Combined radiation pressure and thermal modelling of complex satellites: algorithms and onorbit tests
Abstract
In an era of high resolution gravity field modelling the dominant error sources in spacecraft orbit determination are nonconservative spacecraft surface forces. These forces include: solar radiation pressure, thermal reradiation forces, the forces due to radiation both reflected and emitted by the Earth and atmospheric drag effects. All of these forces can be difficult to characterise a priori because they require detailed modelling of the spacecraft geometry and surface properties, its attitude behaviour, the incident flux spatial and temporal variations and the interaction of these fluxes with the surface. The conventional approach to overcoming these problems is to build simplified boxandwing models of the satellites and to estimate empirically factors that account for the inevitable mismodelling. Over the last five years the authors have developed a suite of software utilities that model analytically the first three effects in the list above: solar radiation pressure, thermal forces and the albedo/earthshine force. The techniques are designed specifically to deal with complex spacecraft structures, no structural simplifications are made and the method can be applied to any spacecraft. Substantial quality control measures are used during computation to both avoid and trap errors. The paper presents the broad basis of the modelling techniques for each of the effects. Two operational tests of the output models, using the medium earth orbit satellite GPS Block IIR and the low earth orbit Jason1, are presented. Model tests for GPS IIR are based on predicting the satellite orbit using the dynamic models alone (with no empirical scaling or augmentation) and comparing the integrated trajectory with precise, postprocessed orbits. Using one month's worth of precise orbits, and all available Block IIR satellites, the RMS difference between the predicted orbits and the precise orbits over 12 hours are: 0.14m (height), 0.07m across track and 0.51m (along track). The tests on the Jason1 model were conducted by the Jet Propulsion Laboratory using 90 days of tracking data. They indicate that the model solar scale factor is consistently at the level of 1% over the 90 day period (whereas previous models were at the level of 820%). Moreover, the model implementation shows strongly improved overlap statistics in the dynamic orbits and better stability in estimated drag parameters. Finally the group's current work on atmospheric drag modelling is outlined.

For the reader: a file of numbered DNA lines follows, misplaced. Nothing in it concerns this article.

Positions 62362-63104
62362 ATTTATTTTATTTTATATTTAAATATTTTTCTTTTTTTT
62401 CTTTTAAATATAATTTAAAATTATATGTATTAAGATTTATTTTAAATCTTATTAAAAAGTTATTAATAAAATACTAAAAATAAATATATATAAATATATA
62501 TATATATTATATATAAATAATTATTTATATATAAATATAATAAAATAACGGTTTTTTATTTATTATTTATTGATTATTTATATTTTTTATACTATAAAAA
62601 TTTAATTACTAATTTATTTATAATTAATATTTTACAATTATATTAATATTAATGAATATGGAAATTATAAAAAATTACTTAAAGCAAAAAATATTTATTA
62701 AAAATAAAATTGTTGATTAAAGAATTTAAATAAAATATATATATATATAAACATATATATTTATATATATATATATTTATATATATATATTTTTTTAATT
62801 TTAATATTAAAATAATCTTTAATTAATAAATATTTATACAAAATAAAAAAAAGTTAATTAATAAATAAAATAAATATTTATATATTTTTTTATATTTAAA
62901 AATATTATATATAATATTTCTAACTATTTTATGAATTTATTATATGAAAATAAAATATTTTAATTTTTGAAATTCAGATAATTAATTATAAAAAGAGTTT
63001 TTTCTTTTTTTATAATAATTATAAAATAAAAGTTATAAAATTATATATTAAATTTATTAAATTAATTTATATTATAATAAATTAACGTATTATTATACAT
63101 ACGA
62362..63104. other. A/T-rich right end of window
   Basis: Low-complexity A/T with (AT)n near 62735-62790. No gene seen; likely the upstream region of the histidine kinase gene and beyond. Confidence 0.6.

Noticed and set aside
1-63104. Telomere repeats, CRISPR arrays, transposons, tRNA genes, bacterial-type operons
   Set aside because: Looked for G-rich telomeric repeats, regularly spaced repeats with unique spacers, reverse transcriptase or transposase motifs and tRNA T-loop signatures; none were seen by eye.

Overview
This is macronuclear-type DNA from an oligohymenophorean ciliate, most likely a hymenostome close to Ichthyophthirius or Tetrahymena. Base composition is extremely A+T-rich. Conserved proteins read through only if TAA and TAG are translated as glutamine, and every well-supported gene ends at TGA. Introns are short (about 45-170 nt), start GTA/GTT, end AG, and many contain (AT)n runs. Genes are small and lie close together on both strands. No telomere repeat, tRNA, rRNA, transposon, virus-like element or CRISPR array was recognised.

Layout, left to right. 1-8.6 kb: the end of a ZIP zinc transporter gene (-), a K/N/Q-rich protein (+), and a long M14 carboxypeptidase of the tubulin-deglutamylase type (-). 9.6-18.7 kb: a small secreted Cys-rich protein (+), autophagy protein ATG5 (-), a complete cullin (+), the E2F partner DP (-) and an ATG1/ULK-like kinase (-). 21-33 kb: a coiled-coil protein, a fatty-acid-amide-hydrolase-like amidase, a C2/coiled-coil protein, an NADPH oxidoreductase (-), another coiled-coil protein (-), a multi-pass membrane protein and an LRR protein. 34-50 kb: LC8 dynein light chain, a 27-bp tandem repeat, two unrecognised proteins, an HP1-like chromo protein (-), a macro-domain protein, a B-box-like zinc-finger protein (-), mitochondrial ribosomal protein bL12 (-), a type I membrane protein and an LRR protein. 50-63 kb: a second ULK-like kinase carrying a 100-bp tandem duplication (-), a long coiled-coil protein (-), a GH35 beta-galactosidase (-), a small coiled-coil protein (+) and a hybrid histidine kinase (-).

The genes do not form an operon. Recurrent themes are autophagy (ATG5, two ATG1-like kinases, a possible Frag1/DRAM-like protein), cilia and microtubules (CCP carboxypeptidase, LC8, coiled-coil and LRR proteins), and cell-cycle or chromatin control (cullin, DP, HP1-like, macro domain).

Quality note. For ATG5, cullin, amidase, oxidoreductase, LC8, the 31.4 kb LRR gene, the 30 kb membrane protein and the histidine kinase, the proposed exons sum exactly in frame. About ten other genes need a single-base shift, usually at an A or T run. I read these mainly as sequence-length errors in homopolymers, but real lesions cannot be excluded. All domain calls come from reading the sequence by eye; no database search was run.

Publication:

35th COSPAR Scientific Assembly
 Pub Date:
 2004
 Bibcode:
 2004cosp...35.2802Z